|Apium graveolens var. rapaceum|
|A celeriac hypocotyl sliced in half, and with the greens removed|
Celeriac (Apium graveolens var. rapaceum), also called turnip-rooted celery, celery root, or knob celery, is a variety of celery cultivated for its edible stem or hypocotyl, and shoots. Despite its name, it is not a close relative of the turnip. Celeriac is like a root vegetable except it has a bulbous hypocotyl with many small roots attached.
In the Mediterranean Basin and in Northern Europe, celeriac is widely cultivated. It is also cultivated in North Africa, Siberia, Southwest Asia, and North America. In North America, the 'Diamant' cultivar predominates.
Typically, celeriac is harvested when its hypocotyl is 10 to 14 cm (3.9 to 5.5 in) in diameter. However, a growing trend (specifically in Peruvian and South American cuisine) is to use the immature vegetable, valued for its intensity of flavour and tenderness overall. It is edible raw or cooked, and tastes similar to the stalks (the upper part of the stem) of common celery cultivars. Celeriac may be roasted, stewed, blanched, or mashed. Sliced celeriac occurs as an ingredient in soups, casseroles, and other savory dishes. The leaves and stems of the vegetable are quite flavoursome, and aesthetically delicate and vibrant, which has led to their use as a garnish in contemporary fine dining.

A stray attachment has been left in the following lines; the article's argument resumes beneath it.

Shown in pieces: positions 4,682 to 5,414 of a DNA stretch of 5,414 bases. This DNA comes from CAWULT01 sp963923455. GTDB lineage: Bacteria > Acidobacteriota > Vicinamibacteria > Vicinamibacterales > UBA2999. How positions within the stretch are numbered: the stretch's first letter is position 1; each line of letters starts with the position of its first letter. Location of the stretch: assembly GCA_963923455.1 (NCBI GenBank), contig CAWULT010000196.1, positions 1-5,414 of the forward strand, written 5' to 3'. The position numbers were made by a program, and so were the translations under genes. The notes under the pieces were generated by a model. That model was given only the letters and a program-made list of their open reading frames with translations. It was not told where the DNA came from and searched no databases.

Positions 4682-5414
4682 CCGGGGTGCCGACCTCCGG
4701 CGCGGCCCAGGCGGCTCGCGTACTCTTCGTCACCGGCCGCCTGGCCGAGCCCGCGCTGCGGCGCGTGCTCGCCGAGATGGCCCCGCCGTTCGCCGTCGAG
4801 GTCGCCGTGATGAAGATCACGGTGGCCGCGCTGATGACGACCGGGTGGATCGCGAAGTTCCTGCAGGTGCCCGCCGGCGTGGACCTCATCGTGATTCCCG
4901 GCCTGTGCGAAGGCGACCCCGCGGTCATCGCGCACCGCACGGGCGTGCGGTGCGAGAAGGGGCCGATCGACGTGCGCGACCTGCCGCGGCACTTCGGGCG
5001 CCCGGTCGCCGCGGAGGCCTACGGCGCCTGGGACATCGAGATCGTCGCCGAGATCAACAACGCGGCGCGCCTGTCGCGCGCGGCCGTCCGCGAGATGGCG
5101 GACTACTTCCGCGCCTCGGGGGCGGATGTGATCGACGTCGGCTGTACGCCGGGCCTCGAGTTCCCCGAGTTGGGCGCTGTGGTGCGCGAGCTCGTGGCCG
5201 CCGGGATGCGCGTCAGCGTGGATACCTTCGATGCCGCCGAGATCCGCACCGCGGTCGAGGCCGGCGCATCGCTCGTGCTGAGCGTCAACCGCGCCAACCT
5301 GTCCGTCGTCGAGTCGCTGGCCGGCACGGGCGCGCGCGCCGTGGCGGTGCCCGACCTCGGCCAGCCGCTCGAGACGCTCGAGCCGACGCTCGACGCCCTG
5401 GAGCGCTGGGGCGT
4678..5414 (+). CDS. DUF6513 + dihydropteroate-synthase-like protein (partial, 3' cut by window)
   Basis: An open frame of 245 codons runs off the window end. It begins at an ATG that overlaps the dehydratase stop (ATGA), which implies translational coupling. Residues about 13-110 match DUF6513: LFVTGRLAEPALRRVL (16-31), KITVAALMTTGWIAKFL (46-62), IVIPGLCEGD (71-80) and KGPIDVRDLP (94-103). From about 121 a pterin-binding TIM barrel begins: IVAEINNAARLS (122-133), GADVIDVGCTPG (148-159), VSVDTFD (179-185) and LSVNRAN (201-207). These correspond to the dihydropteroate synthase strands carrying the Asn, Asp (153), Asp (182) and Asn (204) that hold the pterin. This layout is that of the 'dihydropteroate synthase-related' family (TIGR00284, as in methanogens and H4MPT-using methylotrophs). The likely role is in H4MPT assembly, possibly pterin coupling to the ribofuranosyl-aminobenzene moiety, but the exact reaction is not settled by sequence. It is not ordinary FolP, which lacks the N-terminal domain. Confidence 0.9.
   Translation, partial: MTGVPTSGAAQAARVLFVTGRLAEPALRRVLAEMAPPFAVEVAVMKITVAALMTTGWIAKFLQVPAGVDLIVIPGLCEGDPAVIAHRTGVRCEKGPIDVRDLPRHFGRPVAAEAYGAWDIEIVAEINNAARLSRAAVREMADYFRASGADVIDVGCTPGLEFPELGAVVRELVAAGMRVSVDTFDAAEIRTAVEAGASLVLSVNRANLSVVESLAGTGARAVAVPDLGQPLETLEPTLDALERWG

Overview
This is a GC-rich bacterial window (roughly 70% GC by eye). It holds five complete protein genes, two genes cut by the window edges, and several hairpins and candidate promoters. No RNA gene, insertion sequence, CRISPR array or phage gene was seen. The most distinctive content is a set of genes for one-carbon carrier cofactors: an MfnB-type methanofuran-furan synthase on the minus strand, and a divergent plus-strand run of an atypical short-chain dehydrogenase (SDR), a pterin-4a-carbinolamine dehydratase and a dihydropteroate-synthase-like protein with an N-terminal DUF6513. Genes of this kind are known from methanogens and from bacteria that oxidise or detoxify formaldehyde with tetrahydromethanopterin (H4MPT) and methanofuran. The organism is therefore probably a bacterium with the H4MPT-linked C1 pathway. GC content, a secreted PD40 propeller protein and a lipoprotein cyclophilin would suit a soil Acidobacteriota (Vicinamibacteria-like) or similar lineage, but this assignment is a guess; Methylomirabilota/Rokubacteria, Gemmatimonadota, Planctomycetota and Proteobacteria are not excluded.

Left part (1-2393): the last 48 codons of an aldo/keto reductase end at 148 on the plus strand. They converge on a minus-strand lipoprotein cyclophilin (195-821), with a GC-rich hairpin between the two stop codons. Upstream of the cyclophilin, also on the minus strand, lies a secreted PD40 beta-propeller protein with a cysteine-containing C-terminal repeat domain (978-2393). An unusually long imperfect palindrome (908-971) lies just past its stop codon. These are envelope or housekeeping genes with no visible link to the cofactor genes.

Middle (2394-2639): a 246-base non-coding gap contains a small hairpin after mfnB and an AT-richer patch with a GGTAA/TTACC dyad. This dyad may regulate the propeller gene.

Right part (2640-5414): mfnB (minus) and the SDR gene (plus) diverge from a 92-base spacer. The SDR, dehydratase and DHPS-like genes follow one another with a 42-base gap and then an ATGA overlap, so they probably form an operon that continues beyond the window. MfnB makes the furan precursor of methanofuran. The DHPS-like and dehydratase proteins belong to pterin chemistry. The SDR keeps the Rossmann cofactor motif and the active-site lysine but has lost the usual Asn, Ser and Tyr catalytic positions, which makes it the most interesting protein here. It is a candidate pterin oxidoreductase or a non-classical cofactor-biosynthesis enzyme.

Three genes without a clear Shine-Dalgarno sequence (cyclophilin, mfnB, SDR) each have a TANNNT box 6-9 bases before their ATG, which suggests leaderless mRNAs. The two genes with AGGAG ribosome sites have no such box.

The shelf life of celeriac is approximately six to eight months if stored between 0 °C (32 °F) and 5 °C (41 °F), and not allowed to dry out. However, the vegetable will tend to rot through the centre if the finer stems surrounding the base are left attached. The freshness of the vegetable can be determined by viewing the hollowness of the vegetable; a fresh celeriac should not have a hollow centre. The freshness of the vegetable will also be obvious from the taste; the older the vegetable, the less potent the celery flavour.
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